Obviousness and discoveries from routine testing: UK Supreme Court decides correct approach
The UK Supreme Court has handed down its judgement in Actavis v ICOS  UKSC 15 unanimously upholding the earlier decision of the Court of Appeal that the patent to a specific dosage regimen of tadalafil was obvious. However, in doing so the UK Supreme Court has allayed the concerns of innovators and big pharma by confirming there is no automatic bar to dosage claim discoveries, made through well-established or routine procedures provided they involve an inventive step.
Background to the dispute
This case concerned the dosage patent EP(UK) 1,173,181 (the ‘181 Patent’) and in particular claims relating to a specific low 5mg dose of the drug tadalafil marketed under the brand name CIALIS and used to treat erectile dysfunction or ‘ED’. The CIALIS drug is a competitor (second in class) of the well-known branded drug VIAGRA. However, VIAGRA had certain side effects. Both tadalafil and sildenafil, the active ingredients in VIAGRA, are inhibitors and work by blocking phosphodiestaerase, which otherwise would lead to failure of the dilation of blood vessels.
The 181 Patent is owned by ICOS and is exclusively licensed to Eli Lilly. During pre-clinical and clinical studies, Eli Lilly found that a daily low oral dose of 5mg was therapeutically effective, and minimised the adverse reactions of using the VIAGRA drug.
The decisions of the lower courts
Actavis and others (being generic companies) sought to revoke the 181 Patent to clear the way before their own generic product launches. The main attack was lack of novelty and inventive step (with priority, added matter and insufficiency included in the attack) over the nearest prior art (the ‘Daugan Patent’), which disclosed a class of compounds including tadalafil for treating ED. The Daugan Patent had disclosed doses of tadalafil in the range of 0.5 to 800mg but only provided data for a 50mg dose and not a 5mg dose. A key issue was whether routine dose-ranging studies required for clinical development and regulatory approval would have ordinarily extended to the 5mg dose, and so involved an inventive step.
ICOS argued that the low dose would not have been obvious before conducting the Phase II trials, and counterclaimed for infringement.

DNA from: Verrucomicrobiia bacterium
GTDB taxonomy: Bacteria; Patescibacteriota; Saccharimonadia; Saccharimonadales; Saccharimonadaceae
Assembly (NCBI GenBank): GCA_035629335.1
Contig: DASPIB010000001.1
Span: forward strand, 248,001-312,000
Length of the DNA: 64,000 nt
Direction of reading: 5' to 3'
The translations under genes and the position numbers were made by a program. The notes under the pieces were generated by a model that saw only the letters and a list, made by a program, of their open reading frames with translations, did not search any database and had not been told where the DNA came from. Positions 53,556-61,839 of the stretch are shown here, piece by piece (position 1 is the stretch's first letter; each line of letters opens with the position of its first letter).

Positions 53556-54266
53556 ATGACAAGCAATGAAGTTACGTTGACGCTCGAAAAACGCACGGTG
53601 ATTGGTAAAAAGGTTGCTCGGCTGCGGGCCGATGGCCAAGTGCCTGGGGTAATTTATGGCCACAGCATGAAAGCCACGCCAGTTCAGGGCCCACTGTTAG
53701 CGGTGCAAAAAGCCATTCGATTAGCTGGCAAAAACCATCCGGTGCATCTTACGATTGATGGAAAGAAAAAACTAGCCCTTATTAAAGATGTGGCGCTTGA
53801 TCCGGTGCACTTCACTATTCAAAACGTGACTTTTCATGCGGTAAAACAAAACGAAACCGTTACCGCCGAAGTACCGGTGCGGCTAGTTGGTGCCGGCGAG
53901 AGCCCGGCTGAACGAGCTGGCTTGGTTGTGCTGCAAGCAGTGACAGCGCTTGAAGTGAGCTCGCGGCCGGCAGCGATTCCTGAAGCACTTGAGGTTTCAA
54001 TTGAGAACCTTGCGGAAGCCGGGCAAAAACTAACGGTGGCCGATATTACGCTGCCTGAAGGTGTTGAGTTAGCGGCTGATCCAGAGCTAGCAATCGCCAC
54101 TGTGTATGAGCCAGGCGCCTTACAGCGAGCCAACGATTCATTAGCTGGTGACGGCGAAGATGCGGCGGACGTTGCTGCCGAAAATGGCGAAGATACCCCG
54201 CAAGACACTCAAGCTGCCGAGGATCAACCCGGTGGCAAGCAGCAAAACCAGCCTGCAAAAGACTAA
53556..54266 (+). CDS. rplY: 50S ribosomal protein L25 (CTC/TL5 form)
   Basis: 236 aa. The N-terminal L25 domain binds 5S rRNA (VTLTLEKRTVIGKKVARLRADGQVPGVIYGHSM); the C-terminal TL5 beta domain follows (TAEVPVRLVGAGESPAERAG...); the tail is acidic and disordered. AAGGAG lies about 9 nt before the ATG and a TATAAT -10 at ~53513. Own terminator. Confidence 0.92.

In the High Court, Mr. Justice Birss considered that the results of the clinical studies were not predictable in advance. He accepted expert evidence that it was not established that the skilled team would always seek to identify the minimum effective dose of a particular drug. Accordingly, the 5mg daily dose was not obvious, and involved an inventive step.
The Court of Appeal disagreed and overturned the High Court’s decision. Lord Justice Kitchin (as he then was) held that the Daugan Patent would have motivated the skilled team to conduct clinical dosing studies and discover the low 5mg dose, and so the 181 Patent was obvious.
In reaching this conclusion, Lord Justice Kitchin explained how drug discovery is an iterative process, progressing from one phase to another based on the results of the preceding phase. So long as the skilled team continues to be motivated along the development pathway with an expectation of successfully concluding each stage, then consequently there can be no invention. In this case, the finding along the way of the reduced side effects associated with the low dose was simply a bonus in following the obvious-to-try clinical development, and so did not constitute an inventive step.
The decision of the UK Supreme Court
The appeal raised two main issues: first, how does the test for inventive step apply to a dosage patent resulting from routine testing; and second, was the Court of Appeal entitled to interfere with Mr. Justice Birss’ assessment of obviousness and reverse his finding?